The warm rays of the sun appeared just in time for university workers and their supporters to take demands for decent income and job security to the streets of Toronto on Saturday, March 21.
Doug Ford was a last-minute stand-in for his drug-addicted, cancer-afflicted, younger brother Rob Ford. For four years, Rob was Toronto’s right wing populist rogue mayor, and the butt of international late night TV comedy.
Tory won with 40 per cent of the city-wide votes cast. Ford attracted 34 per cent, and Chow trailed with 23 per cent. The turnout was 61 per cent — a significant rise from 51 per cent in 2010. In Mississauga to the west, only 36 per cent bothered to vote.
At his victory party, John Tory, who was briefly leader of the Ontario Progressive Conservative Party, and for a longer stint was CEO at the Canadian Football League, crowed that the result put an “end to the division that has paralyzed City Hall.” The strongly pro-Liberal Party Toronto Star seemed to agree, hailing the “return to normalcy”. A look at Tory’s platform reveals that it has much in common with the Fords’ agenda — minus the soap-operatic drama.
Tory pledged to privatize garbage collection on the east side of the city, following the Ford union-busting initiative west of Yonge Street. Tory promised no new taxes on the rich. He offered no social housing construction plan, and no measures to alleviate poverty and hunger in the city. His answer to traffic congestion, now at epic proportions, is a pie-in-the-sky scheme that involves borrowing billions and hoping for higher property tax revenues at future rapid transit stops.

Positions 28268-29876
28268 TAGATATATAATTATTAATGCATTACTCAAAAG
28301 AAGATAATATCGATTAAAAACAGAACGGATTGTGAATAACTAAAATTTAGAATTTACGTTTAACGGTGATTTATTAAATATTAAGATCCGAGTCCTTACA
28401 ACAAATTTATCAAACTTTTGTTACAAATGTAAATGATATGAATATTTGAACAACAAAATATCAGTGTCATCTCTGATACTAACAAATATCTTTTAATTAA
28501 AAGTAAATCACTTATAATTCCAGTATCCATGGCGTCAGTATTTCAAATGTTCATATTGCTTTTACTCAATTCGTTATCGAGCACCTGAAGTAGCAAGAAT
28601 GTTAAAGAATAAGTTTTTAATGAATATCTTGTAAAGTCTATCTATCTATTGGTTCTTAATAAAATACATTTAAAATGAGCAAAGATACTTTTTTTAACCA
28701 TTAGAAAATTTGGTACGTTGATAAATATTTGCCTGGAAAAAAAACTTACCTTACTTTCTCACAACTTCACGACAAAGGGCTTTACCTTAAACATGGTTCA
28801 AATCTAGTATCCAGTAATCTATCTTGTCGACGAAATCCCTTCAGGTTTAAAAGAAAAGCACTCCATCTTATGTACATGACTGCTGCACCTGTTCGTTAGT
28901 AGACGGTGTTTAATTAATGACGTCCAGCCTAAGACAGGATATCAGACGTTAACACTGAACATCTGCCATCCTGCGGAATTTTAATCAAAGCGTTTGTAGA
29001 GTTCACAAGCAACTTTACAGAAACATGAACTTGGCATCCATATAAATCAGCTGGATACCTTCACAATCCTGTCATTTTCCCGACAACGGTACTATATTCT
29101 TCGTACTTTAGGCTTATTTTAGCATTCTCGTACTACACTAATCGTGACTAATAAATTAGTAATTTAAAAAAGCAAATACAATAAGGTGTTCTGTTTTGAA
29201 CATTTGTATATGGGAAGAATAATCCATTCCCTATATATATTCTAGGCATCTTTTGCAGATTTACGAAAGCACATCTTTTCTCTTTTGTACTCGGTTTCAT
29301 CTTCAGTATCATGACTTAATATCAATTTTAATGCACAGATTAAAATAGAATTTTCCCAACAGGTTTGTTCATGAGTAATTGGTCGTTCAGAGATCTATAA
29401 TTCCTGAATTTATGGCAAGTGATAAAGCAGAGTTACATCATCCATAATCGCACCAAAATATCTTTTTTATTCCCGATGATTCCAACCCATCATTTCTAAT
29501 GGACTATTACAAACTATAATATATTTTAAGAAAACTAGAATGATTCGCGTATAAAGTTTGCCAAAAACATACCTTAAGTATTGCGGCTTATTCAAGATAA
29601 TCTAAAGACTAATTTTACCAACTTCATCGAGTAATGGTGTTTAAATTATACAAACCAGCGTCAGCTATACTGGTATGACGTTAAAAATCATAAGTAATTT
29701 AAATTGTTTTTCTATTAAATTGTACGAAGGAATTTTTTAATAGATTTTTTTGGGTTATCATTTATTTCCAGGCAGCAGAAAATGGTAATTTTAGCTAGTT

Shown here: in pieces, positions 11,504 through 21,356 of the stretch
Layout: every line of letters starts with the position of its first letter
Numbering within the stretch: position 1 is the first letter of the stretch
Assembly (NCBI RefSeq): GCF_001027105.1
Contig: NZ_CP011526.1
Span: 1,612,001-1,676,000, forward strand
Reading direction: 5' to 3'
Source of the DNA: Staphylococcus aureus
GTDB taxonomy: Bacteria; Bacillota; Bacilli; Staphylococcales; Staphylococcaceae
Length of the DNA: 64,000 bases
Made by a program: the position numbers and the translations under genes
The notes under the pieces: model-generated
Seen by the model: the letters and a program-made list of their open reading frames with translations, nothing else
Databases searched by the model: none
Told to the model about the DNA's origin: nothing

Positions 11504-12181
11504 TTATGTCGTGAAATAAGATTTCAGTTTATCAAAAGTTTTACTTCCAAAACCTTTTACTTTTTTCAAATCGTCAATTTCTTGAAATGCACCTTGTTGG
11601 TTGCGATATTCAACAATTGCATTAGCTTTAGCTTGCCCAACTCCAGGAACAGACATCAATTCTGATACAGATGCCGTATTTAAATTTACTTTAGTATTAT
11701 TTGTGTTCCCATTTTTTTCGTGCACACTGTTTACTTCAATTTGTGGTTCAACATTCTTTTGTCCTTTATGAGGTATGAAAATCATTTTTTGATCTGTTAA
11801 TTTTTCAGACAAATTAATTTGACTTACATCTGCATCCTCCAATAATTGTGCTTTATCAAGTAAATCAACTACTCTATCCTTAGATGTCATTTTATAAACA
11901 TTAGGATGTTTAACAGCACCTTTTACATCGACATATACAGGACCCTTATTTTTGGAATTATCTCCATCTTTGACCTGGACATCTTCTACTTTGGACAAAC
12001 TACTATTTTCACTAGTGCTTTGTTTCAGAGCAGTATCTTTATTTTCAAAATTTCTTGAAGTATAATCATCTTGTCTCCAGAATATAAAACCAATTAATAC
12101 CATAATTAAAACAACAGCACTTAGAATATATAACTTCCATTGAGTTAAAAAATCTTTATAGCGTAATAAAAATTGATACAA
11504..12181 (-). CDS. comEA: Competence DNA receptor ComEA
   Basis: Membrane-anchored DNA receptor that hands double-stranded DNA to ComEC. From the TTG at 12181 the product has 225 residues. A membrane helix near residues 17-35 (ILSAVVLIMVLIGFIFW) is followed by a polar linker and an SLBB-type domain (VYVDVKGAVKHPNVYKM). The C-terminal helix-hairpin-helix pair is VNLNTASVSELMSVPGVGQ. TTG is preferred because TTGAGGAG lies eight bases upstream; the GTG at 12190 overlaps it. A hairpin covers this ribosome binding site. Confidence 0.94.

Olivia Chow, widow of deceased federal NDP Leader Jack Layton, led in opinion polls from January to June, but faltered over the summer months. Chow’s vacuous message “New Mayor. Better City.”, and her weak style, led establishment and middle class forces, who were desperate to purge Toronto of the Ford embarrassment, to rally behind John Tory’s “sensible” option. It is no wonder that the two campaigns were so similar in their blandness. Chow’s was run by Liberal and NDP honchos. Tory’s was headed by Conservative and Liberal wags. It was a difference without a distinction.
Chow shifted slightly to the left after Labour Day. She advanced the idea of a higher property transfer tax on residences that sell for over $2 million. But it was too little, too late. For ten long months she said nothing about police racial profiling and deadly shootings by cops, nor about the imminent flow of environment-threatening bitumen through pipe Line 9 across the top of the city.
Chow followed in the footsteps of Andrea Horwath, the Ontario NDP Leader, whose Spring provincial election campaign failed in similar ways. Their common error: fiscal conservatism that alienates a left working class base, while proving unable to win support among the affluent or in business circles.
The composition of the new city council is not unlike the outgoing one. Thirty-six incumbents were re-elected to fill the 44 council seats – producing a snake pit of hard line conservatives, compromising liberals, and soft-on-austerity New Democrats.
In other words, the neo-liberal agenda of cutbacks and privatization is alive and well. Residents and workers face four more years of battles against austerity measures, while poverty, violence and congestion increase.
What should the workers’ movement do in such an untenable situation?